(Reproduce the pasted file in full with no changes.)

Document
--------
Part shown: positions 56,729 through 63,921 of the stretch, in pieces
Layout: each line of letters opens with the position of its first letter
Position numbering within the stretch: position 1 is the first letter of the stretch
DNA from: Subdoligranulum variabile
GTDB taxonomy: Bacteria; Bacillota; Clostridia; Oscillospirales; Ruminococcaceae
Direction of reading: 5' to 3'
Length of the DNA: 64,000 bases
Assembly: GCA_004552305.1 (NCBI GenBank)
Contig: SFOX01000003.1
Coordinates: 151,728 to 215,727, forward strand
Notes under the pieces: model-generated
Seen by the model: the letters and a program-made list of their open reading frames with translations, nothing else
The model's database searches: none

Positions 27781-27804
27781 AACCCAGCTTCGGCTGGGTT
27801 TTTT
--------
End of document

Part shown: positions 56,729 through 63,921 of the stretch, in pieces
Layout: each line of letters opens with the position of its first letter
Position numbering within the stretch: position 1 is the first letter of the stretch
DNA from: Subdoligranulum variabile
GTDB taxonomy: Bacteria; Bacillota; Clostridia; Oscillospirales; Ruminococcaceae
Direction of reading: 5' to 3'
Length of the DNA: 64,000 bases
Assembly: GCA_004552305.1 (NCBI GenBank)
Contig: SFOX01000003.1
Coordinates: 151,728 to 215,727, forward strand
Notes under the pieces: model-generated
Seen by the model: the letters and a program-made list of their open reading frames with translations, nothing else
The model's database searches: none

Positions 27781-27804
27781 AACCCAGCTTCGGCTGGGTT
27801 TTTT